cj-stander-and-chris-cloete-compete-for-the-ball-with-billy-vunipola Munster wrap up Billy Vunipola. Source: Billy Stickland/INPHO

Farrell had an uncharacteristic miss when he kicked at goal minutes later after Conor Murray was pinged for a high tackle on Nick Isiekwe and Saracens’ last prime chance in the half was left untaken as left wing Elliot Daly misjudged a linekick that would have given them a five-metre maul opportunity, instead kicking the ball dead.

Munster were able to nudge in front in the opening minutes of the second half as Sarries openside Ben Earl gave up a silly penalty for a late tackle on Earls after the Munster wing had chipped ahead.

Hanrahan, having put Earls in space with a wide pass, slotted the three points from the tee for a 6-3 Munster lead. 

What had been an edgy encounter exploited in the 50th minute as Earls was tackled into touch and Saracens hooker George took issue with one of the Munster medics, sparking an extended bout of push-and-shove that involved virtually every player and ended with Gaüzère awarding Munster a penalty. 

Hanrahan couldn’t nail the very kickable chance, missing to the left of the posts, but the contest moved onto another level with even more bite. Jean Kleyn stole a Saracens lineout on Munster’s 22, but then the home side won a big choke tackle turnover.

The increasingly influential Kleyn choke tackled opposite number Joel Kpoku down in the Munster 22 minutes later as the tit-for-tat big plays continued amidst a febrile atmosphere.

jean-kleyn-and-george-kruis-in-a-maul It was a ferocious contest at Allianz Park. Source: Billy Stickland/INPHO

Saracens flanker Isiekwe was next to step up with a lineout steal inside the Munster 22 to initiate a dangerous passage that provided them with a penalty under the posts. Rather than leveling proceedings, Sarries opted to scrum down.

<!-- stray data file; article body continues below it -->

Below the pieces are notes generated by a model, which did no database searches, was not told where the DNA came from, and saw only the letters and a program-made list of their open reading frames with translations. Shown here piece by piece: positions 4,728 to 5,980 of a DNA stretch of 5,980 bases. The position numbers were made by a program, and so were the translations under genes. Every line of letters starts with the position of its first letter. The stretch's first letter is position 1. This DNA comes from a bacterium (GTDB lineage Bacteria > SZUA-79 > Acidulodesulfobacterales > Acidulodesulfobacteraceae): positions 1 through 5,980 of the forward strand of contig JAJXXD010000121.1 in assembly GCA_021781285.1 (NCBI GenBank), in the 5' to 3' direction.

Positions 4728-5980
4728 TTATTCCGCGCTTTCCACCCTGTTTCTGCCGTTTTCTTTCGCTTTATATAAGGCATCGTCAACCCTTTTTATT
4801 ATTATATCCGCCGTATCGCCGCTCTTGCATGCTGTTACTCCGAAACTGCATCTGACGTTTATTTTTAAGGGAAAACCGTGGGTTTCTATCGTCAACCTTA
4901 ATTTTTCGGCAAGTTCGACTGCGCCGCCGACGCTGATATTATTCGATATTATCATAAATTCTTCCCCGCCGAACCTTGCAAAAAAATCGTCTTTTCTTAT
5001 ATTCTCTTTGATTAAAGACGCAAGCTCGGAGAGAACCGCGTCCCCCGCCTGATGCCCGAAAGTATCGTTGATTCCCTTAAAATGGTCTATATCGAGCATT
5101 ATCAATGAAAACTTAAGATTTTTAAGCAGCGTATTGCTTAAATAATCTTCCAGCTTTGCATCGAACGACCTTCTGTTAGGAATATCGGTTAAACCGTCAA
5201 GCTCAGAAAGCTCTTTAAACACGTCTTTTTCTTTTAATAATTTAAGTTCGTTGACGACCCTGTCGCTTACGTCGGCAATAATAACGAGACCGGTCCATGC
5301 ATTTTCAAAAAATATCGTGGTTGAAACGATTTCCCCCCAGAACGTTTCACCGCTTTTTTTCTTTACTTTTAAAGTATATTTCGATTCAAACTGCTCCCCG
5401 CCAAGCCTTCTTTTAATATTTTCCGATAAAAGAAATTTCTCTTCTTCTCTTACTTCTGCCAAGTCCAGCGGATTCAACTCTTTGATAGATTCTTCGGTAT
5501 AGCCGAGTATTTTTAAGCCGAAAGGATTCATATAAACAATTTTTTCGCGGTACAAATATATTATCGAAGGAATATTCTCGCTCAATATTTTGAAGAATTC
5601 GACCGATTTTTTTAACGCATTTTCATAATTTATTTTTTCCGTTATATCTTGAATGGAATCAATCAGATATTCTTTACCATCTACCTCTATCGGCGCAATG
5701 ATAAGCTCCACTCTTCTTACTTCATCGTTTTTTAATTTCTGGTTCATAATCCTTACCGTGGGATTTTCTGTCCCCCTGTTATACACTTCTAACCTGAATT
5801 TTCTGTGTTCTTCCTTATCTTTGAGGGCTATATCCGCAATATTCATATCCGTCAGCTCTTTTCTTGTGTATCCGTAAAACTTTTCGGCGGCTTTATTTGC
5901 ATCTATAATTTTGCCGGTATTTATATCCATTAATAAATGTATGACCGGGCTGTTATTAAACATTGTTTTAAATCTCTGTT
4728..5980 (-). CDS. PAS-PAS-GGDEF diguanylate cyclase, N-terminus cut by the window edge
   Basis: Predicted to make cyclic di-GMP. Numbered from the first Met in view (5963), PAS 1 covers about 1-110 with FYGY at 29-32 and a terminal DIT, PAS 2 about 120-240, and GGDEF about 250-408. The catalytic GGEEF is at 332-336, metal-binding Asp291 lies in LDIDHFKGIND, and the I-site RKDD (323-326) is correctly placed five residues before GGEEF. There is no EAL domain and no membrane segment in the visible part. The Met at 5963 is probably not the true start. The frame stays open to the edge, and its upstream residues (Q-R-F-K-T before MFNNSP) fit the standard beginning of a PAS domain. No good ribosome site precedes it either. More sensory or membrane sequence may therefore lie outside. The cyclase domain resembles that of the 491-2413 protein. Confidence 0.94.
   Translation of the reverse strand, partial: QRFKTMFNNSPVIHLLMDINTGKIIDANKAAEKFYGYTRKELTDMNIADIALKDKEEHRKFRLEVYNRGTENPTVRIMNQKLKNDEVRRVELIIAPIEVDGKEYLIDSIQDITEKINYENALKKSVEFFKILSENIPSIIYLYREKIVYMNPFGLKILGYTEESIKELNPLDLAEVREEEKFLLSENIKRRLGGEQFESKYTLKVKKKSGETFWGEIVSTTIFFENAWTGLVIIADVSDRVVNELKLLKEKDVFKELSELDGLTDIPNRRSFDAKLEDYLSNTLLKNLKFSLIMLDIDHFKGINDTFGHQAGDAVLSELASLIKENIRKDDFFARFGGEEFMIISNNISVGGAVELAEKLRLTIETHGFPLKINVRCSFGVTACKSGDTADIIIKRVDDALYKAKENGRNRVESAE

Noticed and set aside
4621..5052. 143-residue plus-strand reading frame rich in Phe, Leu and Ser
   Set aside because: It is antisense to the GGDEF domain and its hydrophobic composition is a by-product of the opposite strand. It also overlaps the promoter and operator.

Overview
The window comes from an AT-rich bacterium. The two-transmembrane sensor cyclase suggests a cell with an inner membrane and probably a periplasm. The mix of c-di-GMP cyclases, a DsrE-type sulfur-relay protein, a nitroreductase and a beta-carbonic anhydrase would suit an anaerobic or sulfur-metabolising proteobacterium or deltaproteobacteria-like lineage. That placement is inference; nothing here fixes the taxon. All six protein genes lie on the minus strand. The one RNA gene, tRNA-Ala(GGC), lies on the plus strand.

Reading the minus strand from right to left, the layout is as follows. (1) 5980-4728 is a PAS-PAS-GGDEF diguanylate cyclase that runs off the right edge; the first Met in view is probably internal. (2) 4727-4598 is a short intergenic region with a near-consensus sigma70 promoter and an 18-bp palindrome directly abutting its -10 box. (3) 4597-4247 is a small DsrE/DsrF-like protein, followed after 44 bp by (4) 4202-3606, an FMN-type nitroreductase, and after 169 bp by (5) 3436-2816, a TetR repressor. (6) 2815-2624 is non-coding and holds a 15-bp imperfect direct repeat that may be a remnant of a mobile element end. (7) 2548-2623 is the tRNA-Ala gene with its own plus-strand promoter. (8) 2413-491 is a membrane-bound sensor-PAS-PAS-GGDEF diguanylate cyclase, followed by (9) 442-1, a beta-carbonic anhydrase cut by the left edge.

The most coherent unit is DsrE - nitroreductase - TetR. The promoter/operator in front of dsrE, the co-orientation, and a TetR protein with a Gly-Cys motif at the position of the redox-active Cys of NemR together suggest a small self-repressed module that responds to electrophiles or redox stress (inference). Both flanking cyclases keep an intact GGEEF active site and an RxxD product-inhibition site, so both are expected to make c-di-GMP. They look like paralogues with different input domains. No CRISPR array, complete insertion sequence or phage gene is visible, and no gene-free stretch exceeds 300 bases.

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Billy Vunipola’s surge off the base brought another penalty for offside and again they decided to scrum, winning a third penalty at the set-piece.  

And finally, in the 65th minute, Munster’s defence yielded. It was a sublime bit of number eight play from Vunipola that broke down the door, as he burst right from the scrum, fended O’Donoghue, drew Hanrahan, Scannell and Earls into the tackle and then beautifully offloaded one-handed over the top to Sean Maitland to finish in the right corner.

Farrell missed the conversion, meaning Sarries led only 8-6 but they added their second try to open up some breathing space with eight minutes remaining, an excellent passage of flowing attack ending with Mako Vunipola picking and bursting over, aided by George Kruis’ latch.

Farrell was able to convert from underneath the posts and then Munster opted against kicking a penalty to bring them back within seven points, instead going to touch but getting turned over in the resulting maul.

And Saracens won another big turnover on Munster’s very final attack as Earls was pinged for holding on, meaning the southern province departed heavily dispirited.

Saracens scorers:

TriesSean Maitland, Mako Vunipola

ConversionsOwen Farrell [1 from 2]

PenaltiesOwen Farrell [1 from 2]

Munster scorers: 

PenaltiesJJ Hanrahan [2 from 3]

SARACENS: Max Malins; Sean Maitland, Alex Lozowski (Duncan Taylor ’60), Nick Tompkins (Manu Vunipola ’79), Elliot Daly; Owen Farrell (captain), Richard Wigglesworth (Ben Spencer ’53); Mako Vunipola (Richard Barrington), Jamie George (Tom Woolstencroft ’74), Vincent Koch (Josh Ibuanokpe ’73); Joel Kpoku (Jackson Wray ’59), George Kruis; Nick Isiekwe, Ben Earl, Billy Vunipola (Calum Clark ’73).

MUNSTER: Mike Haley; Andrew Conway (Dan Goggin ’53), Chris Farrell, Rory Scannell, Keith Earls; JJ Hanrahan, Conor Murray (Nick McCarthy ’74); James Cronin (Liam O’Connor ’67), Niall Scannell (Kevin O’Byrne ’73), John Ryan (Stephen Archer ’25); Jean Kleyn (Fineen Wycherley ’67), Billy Holland; Tadhg Beirne (Tommy O’Donnell ’11 (Chris Cloete ’73)), Jack O’Donoghue, CJ Stander (captain). 

Referee: Pascal Gaüzère [France]. 

About the author:

Murray Kinsella